The Chinese Remainder Theorem can be used to show that graph states made of qudits of square-free dimension are equivalent to collections of graph states of qudits of prime dimension (the primes being the prime factorization of the original dimension).

Related to number theory is algebra. Group theory in particular tends to play an important role in quantum computing (e.g. the hidden subgroup problem).

This post imported from StackExchange Physics at 2014-03-24 09:19 (UCT), posted by SE-user Dan Stahlke
answered Dec 2, 2011 by (70 points)
Thanks for taking the time to compose an answer. I don't really consider quantum algorithms as fundamental physics in the sense of this question, particularly given that the hidden subgroup stuff is driven by a generalization of problems from number theory (factoring/discrete logs). The graph state observation seems more related to the fact that you are looking at factoring a Hilbert space, which directly relates to primality of the dimesnionality, etc.

This post imported from StackExchange Physics at 2014-03-24 09:19 (UCT), posted by SE-user Joe Fitzsimons
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This answer is closely related to jjcale's answer. In this article, Gurevich and Hadani prove Rudnick's quantum ergodicity conjecture about the Berry-Hannay model. To do it they construct a number-theoretical description of the quantization of a torus phase space at rational values of hbar, involving l-adic sheaves on an algebraic variety of positive characteristic.

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answered Dec 3, 2011 by (1,725 points)
This sounds more like physics showing up in number theory.

This post has been migrated from (A51.SE)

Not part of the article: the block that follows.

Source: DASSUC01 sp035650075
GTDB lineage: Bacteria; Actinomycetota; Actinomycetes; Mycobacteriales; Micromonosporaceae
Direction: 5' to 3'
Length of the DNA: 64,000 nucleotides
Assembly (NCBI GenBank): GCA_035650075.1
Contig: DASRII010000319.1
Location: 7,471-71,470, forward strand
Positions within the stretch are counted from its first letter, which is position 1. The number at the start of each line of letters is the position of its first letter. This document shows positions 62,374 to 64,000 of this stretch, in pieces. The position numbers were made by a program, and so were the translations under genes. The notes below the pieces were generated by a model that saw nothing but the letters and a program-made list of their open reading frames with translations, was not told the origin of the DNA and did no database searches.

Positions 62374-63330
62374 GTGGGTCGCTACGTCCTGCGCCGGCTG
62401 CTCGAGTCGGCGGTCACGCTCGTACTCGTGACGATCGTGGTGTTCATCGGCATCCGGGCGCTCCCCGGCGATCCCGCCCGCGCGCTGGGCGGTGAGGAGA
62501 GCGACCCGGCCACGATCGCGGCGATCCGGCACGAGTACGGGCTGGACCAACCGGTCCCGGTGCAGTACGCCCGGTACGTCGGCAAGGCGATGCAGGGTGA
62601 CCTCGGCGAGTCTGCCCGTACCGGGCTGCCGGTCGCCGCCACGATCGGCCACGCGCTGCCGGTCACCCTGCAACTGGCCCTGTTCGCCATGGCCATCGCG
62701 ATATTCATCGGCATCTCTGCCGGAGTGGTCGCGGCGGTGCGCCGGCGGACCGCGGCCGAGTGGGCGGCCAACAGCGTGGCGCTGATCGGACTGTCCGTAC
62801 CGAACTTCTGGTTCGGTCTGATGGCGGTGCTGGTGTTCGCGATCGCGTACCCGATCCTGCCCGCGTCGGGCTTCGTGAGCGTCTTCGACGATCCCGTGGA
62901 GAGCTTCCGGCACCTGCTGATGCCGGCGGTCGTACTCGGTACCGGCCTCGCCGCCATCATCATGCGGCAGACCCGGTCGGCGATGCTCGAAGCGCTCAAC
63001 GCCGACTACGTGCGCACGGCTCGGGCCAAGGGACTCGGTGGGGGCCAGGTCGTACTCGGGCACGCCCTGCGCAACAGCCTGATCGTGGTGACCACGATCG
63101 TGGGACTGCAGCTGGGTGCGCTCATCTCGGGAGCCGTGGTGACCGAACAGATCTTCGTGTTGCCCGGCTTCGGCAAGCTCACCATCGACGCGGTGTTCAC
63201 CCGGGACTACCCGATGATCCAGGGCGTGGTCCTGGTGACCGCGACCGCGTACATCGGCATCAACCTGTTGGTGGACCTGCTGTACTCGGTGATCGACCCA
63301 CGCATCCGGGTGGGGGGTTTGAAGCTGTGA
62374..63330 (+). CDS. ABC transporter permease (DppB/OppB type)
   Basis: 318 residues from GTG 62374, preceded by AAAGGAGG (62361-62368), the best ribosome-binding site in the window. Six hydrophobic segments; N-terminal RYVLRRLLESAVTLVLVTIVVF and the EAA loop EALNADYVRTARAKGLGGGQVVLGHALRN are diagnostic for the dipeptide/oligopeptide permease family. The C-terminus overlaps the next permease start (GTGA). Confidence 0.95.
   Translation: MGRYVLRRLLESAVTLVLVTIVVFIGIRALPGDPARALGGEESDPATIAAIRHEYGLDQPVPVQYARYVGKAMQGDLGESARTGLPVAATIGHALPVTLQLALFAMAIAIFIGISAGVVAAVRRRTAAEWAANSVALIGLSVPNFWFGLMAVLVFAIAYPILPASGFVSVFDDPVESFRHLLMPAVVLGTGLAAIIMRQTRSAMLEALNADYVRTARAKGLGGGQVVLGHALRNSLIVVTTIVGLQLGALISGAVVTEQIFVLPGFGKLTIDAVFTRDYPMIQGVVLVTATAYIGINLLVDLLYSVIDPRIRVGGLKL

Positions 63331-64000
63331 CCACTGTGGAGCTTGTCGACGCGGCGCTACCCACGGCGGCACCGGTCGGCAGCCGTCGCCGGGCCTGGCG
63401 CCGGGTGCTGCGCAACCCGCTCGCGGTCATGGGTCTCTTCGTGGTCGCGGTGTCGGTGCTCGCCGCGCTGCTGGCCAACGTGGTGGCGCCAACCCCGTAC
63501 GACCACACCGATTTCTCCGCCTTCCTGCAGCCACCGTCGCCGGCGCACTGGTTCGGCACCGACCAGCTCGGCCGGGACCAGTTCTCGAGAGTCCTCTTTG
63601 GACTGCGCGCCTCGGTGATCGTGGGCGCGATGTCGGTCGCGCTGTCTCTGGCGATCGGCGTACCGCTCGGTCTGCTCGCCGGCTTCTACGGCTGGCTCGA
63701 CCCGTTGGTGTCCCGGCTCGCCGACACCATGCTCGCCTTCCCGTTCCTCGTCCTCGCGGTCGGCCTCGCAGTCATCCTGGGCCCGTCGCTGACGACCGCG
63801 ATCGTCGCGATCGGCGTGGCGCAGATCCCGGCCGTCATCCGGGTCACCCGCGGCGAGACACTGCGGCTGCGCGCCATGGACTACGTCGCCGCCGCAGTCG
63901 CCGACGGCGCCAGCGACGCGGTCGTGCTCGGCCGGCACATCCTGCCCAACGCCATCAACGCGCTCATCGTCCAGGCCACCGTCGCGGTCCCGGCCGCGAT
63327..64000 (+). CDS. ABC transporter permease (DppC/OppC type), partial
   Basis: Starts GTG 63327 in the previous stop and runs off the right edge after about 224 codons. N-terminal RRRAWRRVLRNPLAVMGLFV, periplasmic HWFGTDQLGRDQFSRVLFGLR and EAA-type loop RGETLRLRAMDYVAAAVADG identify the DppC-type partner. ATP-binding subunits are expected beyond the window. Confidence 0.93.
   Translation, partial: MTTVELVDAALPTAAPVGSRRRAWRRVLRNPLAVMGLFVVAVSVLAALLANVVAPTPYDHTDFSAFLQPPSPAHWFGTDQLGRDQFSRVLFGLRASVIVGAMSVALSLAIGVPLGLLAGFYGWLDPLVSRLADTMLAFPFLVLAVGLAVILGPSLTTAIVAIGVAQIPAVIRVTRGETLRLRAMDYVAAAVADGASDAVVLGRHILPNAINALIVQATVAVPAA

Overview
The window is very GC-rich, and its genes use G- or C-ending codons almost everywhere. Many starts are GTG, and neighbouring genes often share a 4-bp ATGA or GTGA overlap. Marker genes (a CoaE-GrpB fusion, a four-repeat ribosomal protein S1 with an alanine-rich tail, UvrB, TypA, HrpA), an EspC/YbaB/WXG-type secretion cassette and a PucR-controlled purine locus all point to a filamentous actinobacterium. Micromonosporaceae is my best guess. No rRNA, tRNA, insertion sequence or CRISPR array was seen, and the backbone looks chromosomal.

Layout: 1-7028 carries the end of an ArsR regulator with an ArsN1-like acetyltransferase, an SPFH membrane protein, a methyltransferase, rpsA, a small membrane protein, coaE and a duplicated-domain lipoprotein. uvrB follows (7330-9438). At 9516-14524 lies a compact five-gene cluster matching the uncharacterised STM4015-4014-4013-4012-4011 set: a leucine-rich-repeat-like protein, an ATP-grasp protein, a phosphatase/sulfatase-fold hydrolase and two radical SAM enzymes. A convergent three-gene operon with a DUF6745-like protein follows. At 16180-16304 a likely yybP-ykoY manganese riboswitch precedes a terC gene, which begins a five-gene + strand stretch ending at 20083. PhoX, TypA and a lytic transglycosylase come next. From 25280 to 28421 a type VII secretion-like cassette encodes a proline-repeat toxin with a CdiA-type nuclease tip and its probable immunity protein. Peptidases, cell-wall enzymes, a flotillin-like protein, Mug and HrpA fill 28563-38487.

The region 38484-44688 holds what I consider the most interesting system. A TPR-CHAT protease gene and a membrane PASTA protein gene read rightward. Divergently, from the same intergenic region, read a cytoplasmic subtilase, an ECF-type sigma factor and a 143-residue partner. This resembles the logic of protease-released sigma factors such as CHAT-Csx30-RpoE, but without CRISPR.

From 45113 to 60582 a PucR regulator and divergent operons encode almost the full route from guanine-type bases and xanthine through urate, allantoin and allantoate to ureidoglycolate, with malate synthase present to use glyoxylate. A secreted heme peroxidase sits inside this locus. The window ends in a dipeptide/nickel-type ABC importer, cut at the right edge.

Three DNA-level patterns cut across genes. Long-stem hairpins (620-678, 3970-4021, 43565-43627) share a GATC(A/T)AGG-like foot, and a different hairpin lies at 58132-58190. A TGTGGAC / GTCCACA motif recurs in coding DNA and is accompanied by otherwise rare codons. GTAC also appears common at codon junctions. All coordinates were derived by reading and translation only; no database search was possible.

@MBN not quite. The result they prove belongs to the realm of quantum dynamical systems, not number theory. Number theory, or, more precisely, arithmetic geometry is a tool to solve the problem.

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This answer is closely related to jjcale's answer. In this article, Gurevich and Hadani prove Rudnick's quantum ergodicity conjecture about the Berry-Hannay model. To do it they construct a number-theoretical description of the quantization of a torus phase space at rational values of hbar, involving l-adic sheaves on an algebraic variety of positive characteristic.

This post imported from StackExchange Physics at 2014-03-24 09:19 (UCT), posted by SE-user Squark answered Dec 3, 2011 by anonymous
This sounds more like physics showing up in number theory.

This post imported from StackExchange Physics at 2014-03-24 09:19 (UCT), posted by SE-user MBN
@MBN not quite. The result they prove belongs to the realm of quantum dynamical systems, not number theory. Number theory, or, more precisely, arithmetic geometry is a tool to solve the problem.

This post imported from StackExchange Physics at 2014-03-24 09:19 (UCT), posted by SE-user Squark
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in general the Riemann xi function can be proved to be a functonal determinant

$\frac{\xi(s)}{\xi(0)}= \frac{det(H+1/4+s(1-s)}{det(H+1/4)}$ with $H=p^{2}+ V(x)$ and $V^{-1} (x)= 2 \sqrt \pi \frac{d^{1/2}}{dx^{1/2}}\frac{1}{\pi}arg\xi(1/2+i\sqrt x)$

This post imported from StackExchange Physics at 2014-03-24 09:19 (UCT), posted by SE-user Jose Javier Garcia
answered Aug 22, 2012 by (70 points)
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There's the Langlands program in supersymmetric quantum gauge theories, and string theory.

This post imported from StackExchange Physics at 2014-03-24 09:19 (UCT), posted by SE-user Nupcare
answered Aug 25, 2012 by (10 points)